Why the Coronavirus Seems to Hit Men Harder Than Women

The coronavirus that originated in China has spread fear and anxiety around the world. But while the novel virus has largely spared one vulnerable group — children — it appears to pose a particular threat to middle-aged and older adults, particularly men.

This week, the Chinese Center for Disease Control and Prevention published the largest analysis of coronavirus cases to date. Although men and women have been infected in roughly equal numbers, researchers found, the death rate among men was 2.8 percent, compared with 1.7 percent among women.

The figures were drawn from patient medical records, and the sample may not fully reflect the scope of the outbreak. But the disparity has been seen in the past.

A number of factors may be working against men in the current epidemic, scientists say, including some that are biological, and some that are rooted in lifestyle.

When it comes to mounting an immune response against infections, men are the weaker sex.

“This is a pattern we’ve seen with many viral infections of the respiratory tract — men can have worse outcomes,” said Sabra Klein, a scientist who studies sex differences in viral infections and vaccination responses at the Johns Hopkins Bloomberg School of Public Health.

“We’ve seen this with other viruses. Women fight them off better,” she added.

Women also produce stronger immune responses after vaccinations, and have enhanced memory immune responses, which protect adults from pathogens they were exposed to as children.

“There’s something about the immune system in females that is more exuberant,” said Dr. Janine Clayton, director of the Office of Research on Women’s Health at the National Institutes of Health.

But there’s a high price, she added: Women are far more susceptible to autoimmune diseases, like rheumatoid arthritis and lupus, in which the immune system shifts into overdrive and attacks the body’s own organs and tissues.

One hypothesis is that women’s stronger immune systems confer a survival advantage to their offspring, who imbibe antibodies from mothers’ breast milk that help ward off disease while the infants’ immune systems are still developing.

A stew of biological factors may be responsible, including the female sex hormone estrogen, which appears to play a role in immunity, and the fact that women carry two X chromosomes, which contain immune-related genes. Men, of course, carry only one.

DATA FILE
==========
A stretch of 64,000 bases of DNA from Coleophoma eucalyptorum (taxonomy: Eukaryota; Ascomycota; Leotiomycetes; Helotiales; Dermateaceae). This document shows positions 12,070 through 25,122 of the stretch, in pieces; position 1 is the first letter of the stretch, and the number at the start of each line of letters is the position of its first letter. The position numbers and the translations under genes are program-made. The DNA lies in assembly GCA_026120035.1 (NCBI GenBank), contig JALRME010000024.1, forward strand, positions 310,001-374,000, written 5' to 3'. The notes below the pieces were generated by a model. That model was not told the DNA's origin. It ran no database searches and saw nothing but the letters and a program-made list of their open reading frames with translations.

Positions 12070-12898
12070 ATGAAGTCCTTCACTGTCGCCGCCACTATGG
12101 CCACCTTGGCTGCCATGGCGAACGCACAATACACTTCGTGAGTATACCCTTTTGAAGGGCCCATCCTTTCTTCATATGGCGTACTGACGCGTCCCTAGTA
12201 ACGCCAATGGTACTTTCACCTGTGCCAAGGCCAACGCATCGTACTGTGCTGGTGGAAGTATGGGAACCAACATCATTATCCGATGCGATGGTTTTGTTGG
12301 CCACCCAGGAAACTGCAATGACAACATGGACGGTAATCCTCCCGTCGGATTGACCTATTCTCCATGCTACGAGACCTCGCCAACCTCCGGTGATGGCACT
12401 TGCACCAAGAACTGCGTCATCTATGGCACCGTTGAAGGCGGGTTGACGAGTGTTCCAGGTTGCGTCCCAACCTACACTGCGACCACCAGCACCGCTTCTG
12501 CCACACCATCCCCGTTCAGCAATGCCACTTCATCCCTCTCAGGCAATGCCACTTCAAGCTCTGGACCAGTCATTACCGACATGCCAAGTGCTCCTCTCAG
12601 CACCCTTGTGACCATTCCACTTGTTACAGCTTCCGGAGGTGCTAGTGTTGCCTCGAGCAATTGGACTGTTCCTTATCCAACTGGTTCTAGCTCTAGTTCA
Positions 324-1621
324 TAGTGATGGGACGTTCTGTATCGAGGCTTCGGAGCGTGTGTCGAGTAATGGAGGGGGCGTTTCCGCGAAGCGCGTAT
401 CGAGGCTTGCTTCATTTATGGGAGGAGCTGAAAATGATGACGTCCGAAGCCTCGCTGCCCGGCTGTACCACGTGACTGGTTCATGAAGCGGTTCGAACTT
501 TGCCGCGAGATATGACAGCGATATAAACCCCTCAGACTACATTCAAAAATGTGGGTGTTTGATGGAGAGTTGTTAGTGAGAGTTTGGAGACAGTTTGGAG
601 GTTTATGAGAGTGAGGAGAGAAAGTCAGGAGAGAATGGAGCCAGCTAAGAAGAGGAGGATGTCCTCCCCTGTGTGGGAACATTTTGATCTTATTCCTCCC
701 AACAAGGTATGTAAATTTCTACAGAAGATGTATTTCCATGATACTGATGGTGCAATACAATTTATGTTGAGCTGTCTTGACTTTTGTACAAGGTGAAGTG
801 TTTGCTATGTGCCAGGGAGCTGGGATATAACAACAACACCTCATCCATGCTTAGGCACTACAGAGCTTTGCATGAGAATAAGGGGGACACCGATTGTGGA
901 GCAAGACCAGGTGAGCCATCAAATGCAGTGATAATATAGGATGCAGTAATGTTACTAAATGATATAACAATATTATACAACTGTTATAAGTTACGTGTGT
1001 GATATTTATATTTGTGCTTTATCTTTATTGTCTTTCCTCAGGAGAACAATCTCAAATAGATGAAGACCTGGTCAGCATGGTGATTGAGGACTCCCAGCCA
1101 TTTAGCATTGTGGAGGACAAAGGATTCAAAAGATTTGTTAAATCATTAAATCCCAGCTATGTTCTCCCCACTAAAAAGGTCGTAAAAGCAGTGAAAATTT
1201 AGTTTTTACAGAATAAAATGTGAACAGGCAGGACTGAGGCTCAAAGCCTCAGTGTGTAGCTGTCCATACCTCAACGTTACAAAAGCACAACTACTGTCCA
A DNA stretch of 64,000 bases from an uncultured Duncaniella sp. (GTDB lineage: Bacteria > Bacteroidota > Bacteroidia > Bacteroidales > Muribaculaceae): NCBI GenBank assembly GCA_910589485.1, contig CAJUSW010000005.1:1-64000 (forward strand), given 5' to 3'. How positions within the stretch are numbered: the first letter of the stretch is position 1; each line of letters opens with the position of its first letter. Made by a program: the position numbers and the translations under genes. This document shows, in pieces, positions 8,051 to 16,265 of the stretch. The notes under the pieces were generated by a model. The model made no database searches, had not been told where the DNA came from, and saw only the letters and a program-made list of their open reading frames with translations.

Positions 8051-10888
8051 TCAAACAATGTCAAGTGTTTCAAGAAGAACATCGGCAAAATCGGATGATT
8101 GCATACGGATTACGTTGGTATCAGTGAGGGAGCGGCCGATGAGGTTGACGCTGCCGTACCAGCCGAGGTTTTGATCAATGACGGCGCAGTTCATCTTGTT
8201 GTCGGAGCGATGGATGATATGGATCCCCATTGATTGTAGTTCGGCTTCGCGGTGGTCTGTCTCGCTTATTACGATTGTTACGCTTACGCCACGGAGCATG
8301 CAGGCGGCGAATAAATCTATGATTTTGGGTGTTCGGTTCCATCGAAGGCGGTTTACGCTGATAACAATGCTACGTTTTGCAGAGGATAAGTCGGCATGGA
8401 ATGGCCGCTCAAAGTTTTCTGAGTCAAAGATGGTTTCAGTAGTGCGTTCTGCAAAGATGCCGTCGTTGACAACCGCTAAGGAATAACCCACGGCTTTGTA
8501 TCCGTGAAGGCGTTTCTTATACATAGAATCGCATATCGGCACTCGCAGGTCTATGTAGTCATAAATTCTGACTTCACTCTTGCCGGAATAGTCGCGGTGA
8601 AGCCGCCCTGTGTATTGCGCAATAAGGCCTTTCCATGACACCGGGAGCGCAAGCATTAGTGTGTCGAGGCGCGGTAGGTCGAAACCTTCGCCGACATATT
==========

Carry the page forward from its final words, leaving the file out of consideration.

The male mice developed SARS at lower viral exposures, had a lower immune response and were slower to clear the virus from their bodies. They suffered more lung damage, and died at higher rates, said Dr. Stanley Perlman, a professor of microbiology at the University of Iowa who was the senior author of the study.

When researchers blocked estrogen in the infected females or removed their ovaries, they were more likely to die, but blocking testosterone in male mice made no difference, indicating that estrogen may play a protective role.

“It’s an exaggerated model of what happens in humans,” Dr. Perlman said. “The differences between men and women are subtle — in mice, it’s not so subtle.”

Health behaviors that differ by sex in some societies may also play a role in disparate responses to infections.

In unpublished studies, Chinese researchers have emphasized that patients whose diagnoses were delayed, or who had severe pneumonia when they were first diagnosed, were at greatest risk of dying.

One study of 4,021 patients with the coronavirus emphasized the importance of early detection, particularly in older men. And men have been turning up in hospitals with more advanced disease.

But in areas of China outside Hubei Province, the disease’s epicenter and where the majority of those affected are concentrated, the patterns are different: The disease appears to have dramatically lower mortality rates, and men are being infected at much higher rates than women, according to the Chinese C.D.C. analysis.

Gathering and analyzing data about the new virus by sex is important both for the scientists studying it and for the general public, experts said.

Since the start of the outbreak, for example, public health officials have emphasized the importance of washing hands well and often, to prevent infection. But several studies have found that men — even health care workers — are less likely to wash their hands or to use soap than women, Dr. Klein said.

“We make these broad sweeping assumptions that men and women are the same behaviorally, in terms of comorbidities, biology and our immune system, and we just are not,” Dr. Klein said.

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